Written by: Rick Remender
Art by: Wes Craig & Jordan Boyd
Publisher: Image Comics
Nineteen issues into Deadly Class, no one reading this review, or reading the series, should be surprised that the next 300+ words will consist solely of me raving about the quality of the book. It’s easily one of the best comics out there right now, and, really, everyone should be reading it in some form. Especially considering that, with each arc, it just seems to get better, and this arc is certainly no exception.
That being said, this issue is probably the weakest of the arc so far. Don’t get me wrong, it has everything that I love about Deadly Class. Over the top action, great dialogue, awesome character moments, the book’s characteristic aesthetic – that’s all here. In fact, there are some particularly great moments that I’ll touch on later. A couple of these moments were so strong that I thought this would be my favorite entry in the arc thus far.
Unfortunately, the way this issue ends is kind of a bummer. I mean that in two ways – first, yeah, it’s a super bummer for Marcus, who continues to just raked over the coals. Second, it kind of seems like a breach of character. Perhaps I’m drawing conclusions too quickly, and it’s all just a red herring. In that case I may have to come back and amend this review, but man, for the time being, I have issues with the cliffhanger. I don’t feel comfortable going into depth about it, since it is a pretty major spoiler, so apologies for having to be kind of vague and talk around it.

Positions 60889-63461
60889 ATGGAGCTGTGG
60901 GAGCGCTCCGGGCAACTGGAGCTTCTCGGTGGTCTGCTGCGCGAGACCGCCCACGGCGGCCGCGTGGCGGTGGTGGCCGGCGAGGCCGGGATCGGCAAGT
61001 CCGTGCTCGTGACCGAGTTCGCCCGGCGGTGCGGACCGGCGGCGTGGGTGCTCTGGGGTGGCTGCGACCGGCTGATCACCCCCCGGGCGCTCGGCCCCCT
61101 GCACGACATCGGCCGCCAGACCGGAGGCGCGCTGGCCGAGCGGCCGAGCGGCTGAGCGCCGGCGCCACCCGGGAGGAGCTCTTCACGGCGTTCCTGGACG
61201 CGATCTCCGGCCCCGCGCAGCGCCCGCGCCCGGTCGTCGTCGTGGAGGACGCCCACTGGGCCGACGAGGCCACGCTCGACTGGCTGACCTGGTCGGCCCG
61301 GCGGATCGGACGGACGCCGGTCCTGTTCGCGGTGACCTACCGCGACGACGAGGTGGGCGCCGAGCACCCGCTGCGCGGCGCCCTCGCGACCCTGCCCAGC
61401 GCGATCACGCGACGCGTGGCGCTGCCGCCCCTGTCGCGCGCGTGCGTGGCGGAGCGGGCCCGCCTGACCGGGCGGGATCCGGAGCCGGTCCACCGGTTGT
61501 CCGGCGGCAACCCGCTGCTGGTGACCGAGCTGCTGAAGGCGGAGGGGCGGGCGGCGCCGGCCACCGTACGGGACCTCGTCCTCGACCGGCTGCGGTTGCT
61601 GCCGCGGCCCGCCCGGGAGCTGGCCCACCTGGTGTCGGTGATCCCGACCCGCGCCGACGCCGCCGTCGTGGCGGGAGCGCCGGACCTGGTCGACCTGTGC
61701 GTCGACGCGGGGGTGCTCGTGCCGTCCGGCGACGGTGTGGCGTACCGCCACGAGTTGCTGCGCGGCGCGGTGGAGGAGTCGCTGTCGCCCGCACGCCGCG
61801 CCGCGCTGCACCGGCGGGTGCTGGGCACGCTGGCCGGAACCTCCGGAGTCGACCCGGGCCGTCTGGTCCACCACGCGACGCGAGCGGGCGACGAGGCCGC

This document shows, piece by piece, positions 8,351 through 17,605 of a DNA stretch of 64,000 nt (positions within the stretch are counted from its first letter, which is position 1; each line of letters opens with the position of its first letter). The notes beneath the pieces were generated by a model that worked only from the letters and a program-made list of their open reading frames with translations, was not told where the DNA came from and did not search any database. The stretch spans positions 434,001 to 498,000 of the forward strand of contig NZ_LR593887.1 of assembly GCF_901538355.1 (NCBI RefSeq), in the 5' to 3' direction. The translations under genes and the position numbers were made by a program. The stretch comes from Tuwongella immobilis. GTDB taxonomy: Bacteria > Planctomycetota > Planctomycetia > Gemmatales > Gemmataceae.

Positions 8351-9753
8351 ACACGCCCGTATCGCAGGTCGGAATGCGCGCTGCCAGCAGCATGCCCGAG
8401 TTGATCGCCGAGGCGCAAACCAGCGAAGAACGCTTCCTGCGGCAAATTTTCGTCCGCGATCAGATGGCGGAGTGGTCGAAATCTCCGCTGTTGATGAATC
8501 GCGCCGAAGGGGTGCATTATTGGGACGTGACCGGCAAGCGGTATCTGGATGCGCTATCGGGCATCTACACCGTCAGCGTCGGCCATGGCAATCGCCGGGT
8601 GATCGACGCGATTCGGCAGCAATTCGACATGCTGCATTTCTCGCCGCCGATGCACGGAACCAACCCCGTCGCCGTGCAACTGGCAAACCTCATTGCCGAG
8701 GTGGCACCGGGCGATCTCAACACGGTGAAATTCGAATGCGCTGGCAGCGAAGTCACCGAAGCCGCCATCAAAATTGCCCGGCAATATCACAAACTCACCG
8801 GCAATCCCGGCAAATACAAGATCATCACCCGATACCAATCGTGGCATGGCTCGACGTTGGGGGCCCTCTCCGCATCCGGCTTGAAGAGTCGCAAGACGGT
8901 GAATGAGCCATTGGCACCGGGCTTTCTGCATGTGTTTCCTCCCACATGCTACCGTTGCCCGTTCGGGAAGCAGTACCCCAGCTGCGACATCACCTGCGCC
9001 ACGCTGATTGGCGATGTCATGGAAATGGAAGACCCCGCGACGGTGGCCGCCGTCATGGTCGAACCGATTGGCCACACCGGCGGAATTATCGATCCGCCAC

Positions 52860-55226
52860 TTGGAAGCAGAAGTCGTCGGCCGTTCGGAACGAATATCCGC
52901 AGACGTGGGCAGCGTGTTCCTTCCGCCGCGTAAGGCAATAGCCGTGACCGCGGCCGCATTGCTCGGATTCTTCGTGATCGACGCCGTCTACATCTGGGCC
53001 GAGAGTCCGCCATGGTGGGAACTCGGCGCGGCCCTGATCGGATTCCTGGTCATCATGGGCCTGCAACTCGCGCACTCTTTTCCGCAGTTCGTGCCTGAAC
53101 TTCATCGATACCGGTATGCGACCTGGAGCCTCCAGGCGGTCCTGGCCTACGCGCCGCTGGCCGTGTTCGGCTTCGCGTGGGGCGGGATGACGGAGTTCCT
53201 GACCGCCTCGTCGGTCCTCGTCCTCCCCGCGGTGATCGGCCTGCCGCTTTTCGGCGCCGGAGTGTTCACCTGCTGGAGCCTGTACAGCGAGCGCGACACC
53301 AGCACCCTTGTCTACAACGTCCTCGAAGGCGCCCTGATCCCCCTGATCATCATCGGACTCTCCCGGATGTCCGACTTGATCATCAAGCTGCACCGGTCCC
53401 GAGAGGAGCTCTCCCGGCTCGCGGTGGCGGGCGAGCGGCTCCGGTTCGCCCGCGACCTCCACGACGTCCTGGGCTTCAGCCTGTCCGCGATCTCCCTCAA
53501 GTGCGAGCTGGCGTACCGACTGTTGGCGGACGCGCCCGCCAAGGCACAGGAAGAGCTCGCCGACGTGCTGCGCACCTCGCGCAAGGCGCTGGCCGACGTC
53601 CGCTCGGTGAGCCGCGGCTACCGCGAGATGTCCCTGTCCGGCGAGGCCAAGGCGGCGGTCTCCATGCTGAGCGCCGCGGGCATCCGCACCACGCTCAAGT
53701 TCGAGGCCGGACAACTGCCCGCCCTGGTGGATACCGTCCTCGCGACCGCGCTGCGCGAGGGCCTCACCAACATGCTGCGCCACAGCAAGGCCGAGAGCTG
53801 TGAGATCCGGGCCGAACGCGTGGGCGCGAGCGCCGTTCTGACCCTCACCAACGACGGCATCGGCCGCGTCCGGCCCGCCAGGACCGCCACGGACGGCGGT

Anyways, on to more positive elements, of which this issue has many. The opening scene is actually one of my favorite moments of the series in a while. It has nothing to do with any of the main characters – it’s just this cool side narrative about music. Of course, it ties into the main story, but it serves as a form of comedic relief. It’s a nice refresher from the violence that has dominated the series for the past couple of issues.
That’s definitely here, and Wes Craig and Jordan Boyd do a great job of bringing it to life. The art in Deadly Class has a unique aesthetic, and this manifests itself especially well in the action sequences. This is where it truly shines, but it’s an important aspect of the book in general. A lot of this has to do with panel structure, actually. What the panels contain is obviously essential, but the size and number of panels per page plays a massive role in term of pacing. It’s a device that’s used masterfully here.
This issue focuses pretty heavily on Billy, which is nice, since we haven’t really gotten to spend tons of time with him. He benefits quite a bit from this issue, for the most part. There are some great lines of dialogue, and his confrontation with Viktor is especially poignant. The characters in this book each seem to be inherently interesting, so throwing them all into situations where they’re forced to play off of one another is almost always guaranteed to be interesting.
Anyways, aside from the last couple of pages (and hell, even those are more good than than bad), Deadly Class #19 is just another excellent installment in the series. If you’re not already reading this book, you should be. Nineteen issues may seem daunting, but they’ll fly by in no time. For people who have been reading from the start, I’m probably just preaching to the choir and telling you things you already know.